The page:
Determine ## \beta ## as a function of ##\theta## linkage

In summary, the function ##\beta## is a trigonometric mess that can be simplified by drawing the other diagonal of the quadrilateral.
  • #1

erobz

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I 've been trying find ##\beta## as a function of ##\theta## for this linkage. It's quite the trigonometric mess.

1676847859269.png

Start with the Law of Sines:

$$ \frac{\sin \beta}{x} = \frac{\sin \varphi}{R} \implies \boxed{ x = R \frac{\sin \beta}{\sin \varphi} \tag{1} }$$

Relating angles:

$$ \theta + \alpha + \varphi = \frac{\pi}{2} \implies \boxed{ \alpha = \frac{\pi}{2} -( \theta+\varphi) \tag{2} } $$

Applying Law of Cosines ( for each triangle):

$$ \boxed{ R^2 = w^2 + x^2 - 2 w x \cos \varphi \tag{3}}$$

$$ \boxed{ l^2 = r^2 + x^2 - 2 r x \cos \alpha \tag{4}}$$

Sub ##(1) \to (3)## to find ##\sin \varphi## in terms of ##\sin \beta##:

$$ \left( \left( R^2-w^2\right)^2+ 4 w^2 R^2 \sin^2 \beta \right) \sin^4 \varphi - \left( 2R^2\left(R^2-w^2\right) + 4 w^2 R^2 \right) \sin^2 \beta \sin^2 \varphi + R^4 \sin^4 \beta = 0 \tag{5} $$

Eq ##(5)## can be solved for ##\sin \varphi## using the quadratic formula with the substitution ## u = \sin^2 \varphi ##:

## a = \left( \left( R^2-w^2\right)^2+ 4 w^2 R^2 \sin^2 \beta \right) ##

## b = - \left( 2R^2\left(R^2-w^2\right) + 4 w^2 R^2 \right) \sin^2 \beta ##

##c = R^4 \sin^4 \beta##

It follows that:

$$ \boxed{ \sin \varphi = \sqrt{ \frac{-b \pm \sqrt{b^2 - 4ac} }{2a} } \tag{6} } $$

Now, if we return to ##(4)## substituting ##(1)## and the identity ##\cos \alpha = \sin ( \theta+ \varphi)##:

$$ l^2 = r^2 + \frac{R^2 \sin^2 \beta}{ \sin^2 \varphi}- 2 r \frac{R \sin \beta}{ \sin \varphi } \sin ( \theta + \varphi) $$

Then applying the sum-difference identity for ##\sin( \theta + \varphi )##:

$$\boxed{ l^2 = r^2 + \frac{R^2 \sin^2 \beta}{ \sin^2 \varphi}- 2 r \frac{R \sin \beta}{ \sin \varphi } \left( \sin \theta \cos \varphi + \cos \theta \sin \varphi \right) \tag{7} }$$

From this point I can use a similar trick as in ##5## to get a solution for either ##\sin \theta , \cos \theta ## in terms of ##\sin \beta ## and all the constants.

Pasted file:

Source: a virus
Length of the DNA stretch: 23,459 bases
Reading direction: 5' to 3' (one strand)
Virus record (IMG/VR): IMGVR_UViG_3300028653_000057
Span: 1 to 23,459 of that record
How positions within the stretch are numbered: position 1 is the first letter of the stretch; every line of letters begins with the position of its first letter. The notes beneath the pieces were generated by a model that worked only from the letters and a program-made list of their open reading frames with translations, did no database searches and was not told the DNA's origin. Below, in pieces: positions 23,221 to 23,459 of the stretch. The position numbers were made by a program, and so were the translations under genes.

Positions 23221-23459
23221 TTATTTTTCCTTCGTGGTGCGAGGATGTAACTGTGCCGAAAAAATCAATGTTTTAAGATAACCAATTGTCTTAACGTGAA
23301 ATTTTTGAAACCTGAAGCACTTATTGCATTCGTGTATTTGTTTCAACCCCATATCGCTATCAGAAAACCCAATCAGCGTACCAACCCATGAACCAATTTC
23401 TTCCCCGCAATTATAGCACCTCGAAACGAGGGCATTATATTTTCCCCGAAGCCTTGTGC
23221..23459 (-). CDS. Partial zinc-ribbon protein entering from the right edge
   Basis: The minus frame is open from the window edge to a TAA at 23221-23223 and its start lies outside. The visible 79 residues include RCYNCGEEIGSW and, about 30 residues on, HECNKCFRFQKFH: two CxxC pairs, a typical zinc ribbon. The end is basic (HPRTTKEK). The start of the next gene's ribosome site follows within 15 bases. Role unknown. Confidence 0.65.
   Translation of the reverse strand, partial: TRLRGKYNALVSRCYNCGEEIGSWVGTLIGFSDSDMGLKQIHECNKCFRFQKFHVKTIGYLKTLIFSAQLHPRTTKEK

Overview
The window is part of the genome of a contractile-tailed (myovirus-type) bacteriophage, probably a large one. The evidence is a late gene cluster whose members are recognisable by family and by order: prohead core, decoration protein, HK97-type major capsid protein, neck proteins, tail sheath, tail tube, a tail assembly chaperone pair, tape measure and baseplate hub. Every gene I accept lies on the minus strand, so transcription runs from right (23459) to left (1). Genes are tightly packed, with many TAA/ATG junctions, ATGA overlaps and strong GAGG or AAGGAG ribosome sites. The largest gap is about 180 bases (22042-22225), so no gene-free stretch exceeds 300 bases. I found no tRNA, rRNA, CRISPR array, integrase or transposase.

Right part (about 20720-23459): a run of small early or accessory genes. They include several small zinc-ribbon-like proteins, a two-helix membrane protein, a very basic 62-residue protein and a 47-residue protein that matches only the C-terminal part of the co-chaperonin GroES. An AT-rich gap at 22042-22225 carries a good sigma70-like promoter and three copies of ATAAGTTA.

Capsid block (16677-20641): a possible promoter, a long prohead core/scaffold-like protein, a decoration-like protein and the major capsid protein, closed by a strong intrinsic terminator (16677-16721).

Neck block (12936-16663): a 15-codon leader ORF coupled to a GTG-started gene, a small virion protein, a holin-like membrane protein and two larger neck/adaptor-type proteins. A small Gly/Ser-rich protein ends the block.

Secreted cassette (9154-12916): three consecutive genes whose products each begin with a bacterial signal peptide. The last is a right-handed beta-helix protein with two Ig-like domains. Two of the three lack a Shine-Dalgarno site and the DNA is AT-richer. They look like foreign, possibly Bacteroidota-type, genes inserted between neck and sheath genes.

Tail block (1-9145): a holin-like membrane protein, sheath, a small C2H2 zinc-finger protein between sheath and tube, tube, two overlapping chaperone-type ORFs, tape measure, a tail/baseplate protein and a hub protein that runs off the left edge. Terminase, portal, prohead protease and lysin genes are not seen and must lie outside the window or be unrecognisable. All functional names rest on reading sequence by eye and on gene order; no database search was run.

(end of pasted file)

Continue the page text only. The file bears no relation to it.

It's seeming to be a real mess. Is it really this complex of a function - Have I messed up?
 
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  • #2
I think you may find it easier to solve if you draw the other diagonal of the quadrilateral instead of the one labelled x. That diagonal goes from the top of the yellow line r to the vertex of the angle ##\beta##. Call its length y.
Then, since you know the angle between r and w is ##\pi/2 - \theta## you can use the cosine rule for triangle r-y-w to get the length y in terms of ##r,w,\cos(\pi/2-\theta)##, ie ##r,w,\sin\theta##.
Next, use the sine rule for the same triangle to get the angle ##\gamma## in the bottom-right corner of that triangle. That forms part of the angle ##\beta##.
The other part of ##\beta## is the bottom-right angle of the triangle l-R-y. You now know all three sides of that triangle, so you can apply the cosine law to that bottom right angle to get an expression for it in terms of ##l,R,y##.

I don't know for sure that it's any less messy than what you had but since it really only has three steps: cosine rule, sine rule, cosine rule, I think it's likely to.
 
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  • #3
andrewkirk said:
I think you may find it easier to solve if you draw the other diagonal of the quadrilateral instead of the one labelled x. That diagonal goes from the top of the yellow line r to the vertex of the angle ##\beta##. Call its length y.
Then, since you know the angle between r and w is ##\pi/2 - \theta## you can use the cosine rule for triangle r-y-w to get the length y in terms of ##r,w,\cos(\pi/2-\theta)##, ie ##r,w,\sin\theta##.
Next, use the sine rule for the same triangle to get the angle ##\gamma## in the bottom-right corner of that triangle. That forms part of the angle ##\beta##.
The other part of ##\beta## is the bottom-right angle of the triangle l-R-y. You now know all three sides of that triangle, so you can apply the cosine law to that bottom right angle to get an expression for it in terms of ##l,R,y##.

I don't know for sure that it's any less messy than what you had but since it really only has three steps: cosine rule, sine rule, cosine rule, I think it's likely to.
Yeah, it does appear to be the elegant route:

$$ \beta = \arcsin\left( \frac{ r \cos \theta }{ \sqrt{ r^2+w^2-2rw \sin \theta} } \right) + \arccos\left( \frac{ r^2 +w^2+R^2-l^2-2rw \sin \theta }{ \sqrt{ r^2+w^2-2rw \sin \theta} } \right) $$

Simple change of perspective, dramatic effects...SMH. Thanks for the tip!
 

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